This recipe for Tomato Head’s marinated zucchini and mint pasta will serve 4-6 people of your choosing, and will pair well with a Bordeaux or a Californian Cabernet Sauvignon. For beer lovers, the pasta will pair nicely with a Belgian-style Saison. Come see us when you visit the farmer’s market.

Click on the photo below to watch Mahasti’s recent cooking segment WBIR Channel 10.

Tomato Head's Summer Vegetable Pasta

An Unconventional View of Fruit: Sharon Popek’s “Wings of Fancy”

This June, we are pleased to host Sharon Popek’s “Wings of Fancy” in our Market Square art gallery. Her collection utilizes her talents in photography and photo finishing to give a different perspective on the ground cherry.

While subtle hues stand out to the eye at first, the black and white backgrounds are detailed with textures and interesting shapes. Although the some effects of the photo are created in computer programs after the shot, Popek tries to do as much work within the initial shooting as she can.

For example, Popek says she uses a shallow depth of field to create the bokah effect that looks like blurred lights in the background. Popek also views the camera is an extension of herself, and it follows her around everywhere, including a fateful visit to Market Square for the farmer’s market.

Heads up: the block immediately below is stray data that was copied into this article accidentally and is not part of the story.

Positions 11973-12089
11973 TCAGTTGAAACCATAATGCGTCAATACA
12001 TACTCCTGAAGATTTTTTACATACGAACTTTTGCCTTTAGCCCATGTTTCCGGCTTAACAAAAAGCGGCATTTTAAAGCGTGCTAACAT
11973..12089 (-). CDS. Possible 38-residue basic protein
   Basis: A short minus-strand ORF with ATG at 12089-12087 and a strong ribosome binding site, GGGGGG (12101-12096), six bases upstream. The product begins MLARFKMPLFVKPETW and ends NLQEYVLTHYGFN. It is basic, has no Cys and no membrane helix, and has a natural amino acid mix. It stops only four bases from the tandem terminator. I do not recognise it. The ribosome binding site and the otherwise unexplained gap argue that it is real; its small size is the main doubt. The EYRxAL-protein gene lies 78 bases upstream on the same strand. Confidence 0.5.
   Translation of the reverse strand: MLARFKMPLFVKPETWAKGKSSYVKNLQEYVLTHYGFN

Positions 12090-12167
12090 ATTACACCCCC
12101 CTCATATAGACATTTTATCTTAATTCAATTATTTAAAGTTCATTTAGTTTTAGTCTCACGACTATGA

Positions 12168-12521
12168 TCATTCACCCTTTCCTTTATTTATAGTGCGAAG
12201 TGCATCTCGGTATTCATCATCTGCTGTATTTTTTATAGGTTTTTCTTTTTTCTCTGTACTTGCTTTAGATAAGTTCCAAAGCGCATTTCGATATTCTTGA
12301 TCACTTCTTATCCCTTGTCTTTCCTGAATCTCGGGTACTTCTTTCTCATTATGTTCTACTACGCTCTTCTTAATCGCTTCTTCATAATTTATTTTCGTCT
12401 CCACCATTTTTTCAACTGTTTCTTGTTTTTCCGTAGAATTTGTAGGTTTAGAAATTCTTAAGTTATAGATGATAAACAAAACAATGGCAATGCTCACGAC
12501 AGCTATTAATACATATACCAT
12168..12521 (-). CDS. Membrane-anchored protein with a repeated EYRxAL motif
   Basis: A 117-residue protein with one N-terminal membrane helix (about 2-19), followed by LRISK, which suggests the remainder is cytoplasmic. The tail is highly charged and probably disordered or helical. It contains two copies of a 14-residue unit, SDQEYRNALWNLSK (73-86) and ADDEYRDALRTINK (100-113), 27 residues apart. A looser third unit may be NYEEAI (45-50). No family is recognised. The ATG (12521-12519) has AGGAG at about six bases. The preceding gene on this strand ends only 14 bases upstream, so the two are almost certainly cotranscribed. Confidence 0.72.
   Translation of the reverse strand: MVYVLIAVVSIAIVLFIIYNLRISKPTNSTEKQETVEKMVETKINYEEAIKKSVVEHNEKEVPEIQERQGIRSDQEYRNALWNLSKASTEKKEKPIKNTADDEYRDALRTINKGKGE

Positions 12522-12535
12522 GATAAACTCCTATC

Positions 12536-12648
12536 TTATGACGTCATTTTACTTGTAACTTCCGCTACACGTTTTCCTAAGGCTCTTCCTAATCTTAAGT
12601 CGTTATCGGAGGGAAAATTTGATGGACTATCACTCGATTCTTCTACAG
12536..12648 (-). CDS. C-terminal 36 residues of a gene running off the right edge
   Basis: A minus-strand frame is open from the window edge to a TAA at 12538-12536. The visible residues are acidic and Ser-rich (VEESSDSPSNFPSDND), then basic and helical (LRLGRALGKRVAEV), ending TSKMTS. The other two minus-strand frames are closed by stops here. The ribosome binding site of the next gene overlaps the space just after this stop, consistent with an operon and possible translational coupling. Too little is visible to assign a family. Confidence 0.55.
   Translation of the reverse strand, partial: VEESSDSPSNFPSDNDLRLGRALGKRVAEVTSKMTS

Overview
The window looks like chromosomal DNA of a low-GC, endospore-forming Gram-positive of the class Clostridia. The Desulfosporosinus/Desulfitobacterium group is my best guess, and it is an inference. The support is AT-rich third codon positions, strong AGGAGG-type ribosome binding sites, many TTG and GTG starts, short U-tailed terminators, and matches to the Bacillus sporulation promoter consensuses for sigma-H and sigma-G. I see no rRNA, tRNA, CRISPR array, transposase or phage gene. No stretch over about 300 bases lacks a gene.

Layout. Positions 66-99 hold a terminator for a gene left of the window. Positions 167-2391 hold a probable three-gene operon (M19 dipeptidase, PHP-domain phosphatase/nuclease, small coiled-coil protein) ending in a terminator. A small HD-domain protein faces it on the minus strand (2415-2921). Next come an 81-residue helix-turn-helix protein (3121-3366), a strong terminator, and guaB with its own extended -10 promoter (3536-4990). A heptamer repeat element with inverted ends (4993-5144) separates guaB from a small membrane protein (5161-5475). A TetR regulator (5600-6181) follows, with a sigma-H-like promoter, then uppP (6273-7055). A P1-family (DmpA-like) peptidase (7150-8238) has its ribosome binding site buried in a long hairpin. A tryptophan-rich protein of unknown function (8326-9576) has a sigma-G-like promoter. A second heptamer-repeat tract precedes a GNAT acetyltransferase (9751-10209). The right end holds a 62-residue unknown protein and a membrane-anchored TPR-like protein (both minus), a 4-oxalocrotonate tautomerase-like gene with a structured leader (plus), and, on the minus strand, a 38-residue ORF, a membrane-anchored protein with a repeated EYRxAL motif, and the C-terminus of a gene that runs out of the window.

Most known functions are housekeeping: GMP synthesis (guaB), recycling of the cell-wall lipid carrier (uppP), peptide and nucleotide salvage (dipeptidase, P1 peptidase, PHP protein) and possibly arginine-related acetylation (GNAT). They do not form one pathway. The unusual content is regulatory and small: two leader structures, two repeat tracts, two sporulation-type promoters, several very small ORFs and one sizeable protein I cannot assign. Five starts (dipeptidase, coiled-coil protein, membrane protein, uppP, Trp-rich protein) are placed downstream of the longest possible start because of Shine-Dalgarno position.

The subject of ground cherries came to fruition when she spotted a booth in the Knoxville farmer’s market selling ground cherries. She had never heard of them before, and their unusual look added to a sense of mysticism that Popek saw in the cherries. To her, the cherries look enchanting, and have inspired her next series evolving from “Wings of Fancy”, called “Fairy Lanterns”, which will be approaching finished by the end of the year.

Popek has lived in Knoxville since graduating from the University of Kentucky, where she earned a Bachelor of Arts in Art Studio. She lives with her husband, five cats, and her dog. In her spare time, she puts her camera and computer to good use, doing photography and photo finishing. During the day, she shoots pet photography and produces photographs.

The exhibit will be in the Market Square location until the end of June, then it will move to the Kingston Pike location in July.